Myanmar Facing ’Urgent’ Drug-Resistant TB Threat
Twice a month, Min Naing Oo visits emaciated patients at a Myanmar clinic, urging them through his face-mask to keep taking their medicine no matter how sick it makes them.
Otherwise they will die -- and fuel the spread of drug-resistant tuberculosis in a country that is already tallying an estimated 9,000 new infections of the hard-to-treat strain every year.
Only a tiny fraction of those have gotten proper treatment, all in the last few years, creating what health experts say is an "urgent" threat.
"I feel it’s important to share my story," says Min Naing Oo, who beat the disease after a 12-year fight, enduring debilitating joint pain, hallucinations, hearing problems, nausea and piercing headaches due to the toxic cocktail of meds.
"I want them to know, if I could do it, why can’t they?"
Myanmar’s health system was basically buried during a half century of neglect. And while there are signs of improvement, in large part because of donor funding, it remains badly broken even as the new quasi-civilian government moves forward with political reforms.
Before military rulers handed over power two years ago, they were spending as little as $1 per person on health every year, and there were few sufficiently trained personnel or supplies, resulting in spiraling rates of diseases such as HIV and tuberculosis, infant mortality and deaths linked to malaria.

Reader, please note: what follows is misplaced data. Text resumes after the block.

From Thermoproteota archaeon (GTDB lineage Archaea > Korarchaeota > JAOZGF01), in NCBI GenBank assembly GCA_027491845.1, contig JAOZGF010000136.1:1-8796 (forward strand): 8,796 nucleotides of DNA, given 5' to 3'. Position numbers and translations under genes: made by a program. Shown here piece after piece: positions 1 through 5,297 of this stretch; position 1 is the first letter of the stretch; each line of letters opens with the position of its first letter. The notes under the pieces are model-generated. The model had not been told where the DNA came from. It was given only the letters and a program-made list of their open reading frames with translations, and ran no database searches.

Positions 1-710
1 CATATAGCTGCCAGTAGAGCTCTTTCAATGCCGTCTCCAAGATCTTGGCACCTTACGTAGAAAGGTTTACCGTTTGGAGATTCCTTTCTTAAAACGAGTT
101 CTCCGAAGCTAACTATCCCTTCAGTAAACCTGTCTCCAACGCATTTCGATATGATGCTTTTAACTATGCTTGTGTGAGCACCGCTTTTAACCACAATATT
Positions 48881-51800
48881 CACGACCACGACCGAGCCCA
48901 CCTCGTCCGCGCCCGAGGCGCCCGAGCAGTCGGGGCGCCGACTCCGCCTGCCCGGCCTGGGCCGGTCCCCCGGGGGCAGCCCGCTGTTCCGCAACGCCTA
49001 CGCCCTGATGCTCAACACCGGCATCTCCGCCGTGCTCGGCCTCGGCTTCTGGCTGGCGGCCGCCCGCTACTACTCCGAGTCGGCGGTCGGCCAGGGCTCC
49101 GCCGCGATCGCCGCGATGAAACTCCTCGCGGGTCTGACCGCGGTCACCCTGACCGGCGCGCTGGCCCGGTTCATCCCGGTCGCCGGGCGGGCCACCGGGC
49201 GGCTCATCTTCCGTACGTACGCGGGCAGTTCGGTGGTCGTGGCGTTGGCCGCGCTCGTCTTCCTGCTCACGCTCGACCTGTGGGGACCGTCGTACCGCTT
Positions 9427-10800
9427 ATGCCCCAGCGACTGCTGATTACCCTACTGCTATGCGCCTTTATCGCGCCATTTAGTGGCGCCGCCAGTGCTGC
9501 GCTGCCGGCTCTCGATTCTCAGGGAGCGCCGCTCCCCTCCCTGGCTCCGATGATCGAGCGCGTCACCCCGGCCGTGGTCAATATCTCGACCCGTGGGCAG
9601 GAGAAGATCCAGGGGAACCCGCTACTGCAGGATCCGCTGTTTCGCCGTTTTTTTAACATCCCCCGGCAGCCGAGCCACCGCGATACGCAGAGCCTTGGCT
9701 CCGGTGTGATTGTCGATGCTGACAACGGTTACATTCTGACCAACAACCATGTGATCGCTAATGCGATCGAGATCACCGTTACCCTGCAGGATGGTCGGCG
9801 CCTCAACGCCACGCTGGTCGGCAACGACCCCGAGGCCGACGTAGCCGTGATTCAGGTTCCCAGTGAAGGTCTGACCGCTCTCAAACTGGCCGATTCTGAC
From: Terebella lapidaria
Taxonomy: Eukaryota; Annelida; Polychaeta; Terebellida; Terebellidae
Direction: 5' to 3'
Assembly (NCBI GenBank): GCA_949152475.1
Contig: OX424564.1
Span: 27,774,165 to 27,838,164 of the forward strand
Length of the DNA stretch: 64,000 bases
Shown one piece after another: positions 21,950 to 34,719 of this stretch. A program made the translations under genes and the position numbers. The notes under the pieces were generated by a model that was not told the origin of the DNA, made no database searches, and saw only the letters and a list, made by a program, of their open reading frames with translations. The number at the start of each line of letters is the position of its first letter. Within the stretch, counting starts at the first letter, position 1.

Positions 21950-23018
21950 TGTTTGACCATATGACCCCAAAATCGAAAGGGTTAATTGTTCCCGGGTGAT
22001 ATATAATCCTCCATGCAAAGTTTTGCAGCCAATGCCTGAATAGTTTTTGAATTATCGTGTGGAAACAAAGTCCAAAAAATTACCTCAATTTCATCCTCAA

In the last year, the Ministry of Health quadrupled its budget - though still far from the amount needed - and has worked to strengthen ties with the international health community.
Experts from across the globe were gathering in Yangon this week for a two-day symposium aimed at finding ways to speed up diagnosis of multi-drug-resistant tuberculosis, improve patient care and take advantage of new shortened and less toxic treatments.
"We are still in the early days, but the political willingness is there," said Unni Karunakara, the international president of Doctors Without Borders, which hosted the event with the World Health Organization and the Ministry of Health.
"And it’s coming at just the right time," he said. "There is an urgent need to ramp up treatment."
HIV drugs are also lacking in the nation of 60 million, and UNAIDS estimates 18,000 people die from the disease every year, many of them succumbing -- when their immune systems are weak -- to TB.